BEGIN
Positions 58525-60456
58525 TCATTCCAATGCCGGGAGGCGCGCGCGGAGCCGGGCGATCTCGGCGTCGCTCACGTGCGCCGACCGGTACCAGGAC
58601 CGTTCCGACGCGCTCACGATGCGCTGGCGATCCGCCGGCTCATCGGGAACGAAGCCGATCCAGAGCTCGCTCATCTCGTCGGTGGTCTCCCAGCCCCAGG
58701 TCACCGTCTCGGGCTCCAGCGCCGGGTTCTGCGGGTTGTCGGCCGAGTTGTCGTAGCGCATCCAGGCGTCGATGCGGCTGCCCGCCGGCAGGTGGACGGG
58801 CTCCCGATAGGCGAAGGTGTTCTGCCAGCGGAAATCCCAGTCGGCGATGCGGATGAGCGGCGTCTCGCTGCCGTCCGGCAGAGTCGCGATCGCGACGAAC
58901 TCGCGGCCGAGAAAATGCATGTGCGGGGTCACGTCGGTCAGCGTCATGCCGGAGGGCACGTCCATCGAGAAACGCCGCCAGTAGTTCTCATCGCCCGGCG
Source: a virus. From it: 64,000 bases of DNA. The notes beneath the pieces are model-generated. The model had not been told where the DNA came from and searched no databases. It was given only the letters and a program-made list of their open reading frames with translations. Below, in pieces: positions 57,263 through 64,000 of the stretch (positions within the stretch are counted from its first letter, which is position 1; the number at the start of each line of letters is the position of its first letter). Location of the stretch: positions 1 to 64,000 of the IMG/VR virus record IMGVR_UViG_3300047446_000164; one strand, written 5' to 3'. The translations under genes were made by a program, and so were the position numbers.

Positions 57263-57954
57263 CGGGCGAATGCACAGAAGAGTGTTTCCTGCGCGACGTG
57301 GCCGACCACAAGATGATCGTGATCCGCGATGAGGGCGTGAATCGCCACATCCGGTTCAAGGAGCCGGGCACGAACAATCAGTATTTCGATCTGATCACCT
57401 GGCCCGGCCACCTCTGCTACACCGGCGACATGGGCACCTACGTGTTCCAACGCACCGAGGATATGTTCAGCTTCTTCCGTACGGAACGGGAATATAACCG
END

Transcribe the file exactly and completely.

Positions 58525-60456
58525 TCATTCCAATGCCGGGAGGCGCGCGCGGAGCCGGGCGATCTCGGCGTCGCTCACGTGCGCCGACCGGTACCAGGAC
58601 CGTTCCGACGCGCTCACGATGCGCTGGCGATCCGCCGGCTCATCGGGAACGAAGCCGATCCAGAGCTCGCTCATCTCGTCGGTGGTCTCCCAGCCCCAGG
58701 TCACCGTCTCGGGCTCCAGCGCCGGGTTCTGCGGGTTGTCGGCCGAGTTGTCGTAGCGCATCCAGGCGTCGATGCGGCTGCCCGCCGGCAGGTGGACGGG
58801 CTCCCGATAGGCGAAGGTGTTCTGCCAGCGGAAATCCCAGTCGGCGATGCGGATGAGCGGCGTCTCGCTGCCGTCCGGCAGAGTCGCGATCGCGACGAAC
58901 TCGCGGCCGAGAAAATGCATGTGCGGGGTCACGTCGGTCAGCGTCATGCCGGAGGGCACGTCCATCGAGAAACGCCGCCAGTAGTTCTCATCGCCCGGCG
Source: a virus. From it: 64,000 bases of DNA. The notes beneath the pieces are model-generated. The model had not been told where the DNA came from and searched no databases. It was given only the letters and a program-made list of their open reading frames with translations. Below, in pieces: positions 57,263 through 64,000 of the stretch (positions within the stretch are counted from its first letter, which is position 1; the number at the start of each line of letters is the position of its first letter). Location of the stretch: positions 1 to 64,000 of the IMG/VR virus record IMGVR_UViG_3300047446_000164; one strand, written 5' to 3'. The translations under genes were made by a program, and so were the position numbers.

Positions 57263-57954
57263 CGGGCGAATGCACAGAAGAGTGTTTCCTGCGCGACGTG
57301 GCCGACCACAAGATGATCGTGATCCGCGATGAGGGCGTGAATCGCCACATCCGGTTCAAGGAGCCGGGCACGAACAATCAGTATTTCGATCTGATCACCT
57401 GGCCCGGCCACCTCTGCTACACCGGCGACATGGGCACCTACGTGTTCCAACGCACCGAGGATATGTTCAGCTTCTTCCGTACGGAACGGGAATATAACCG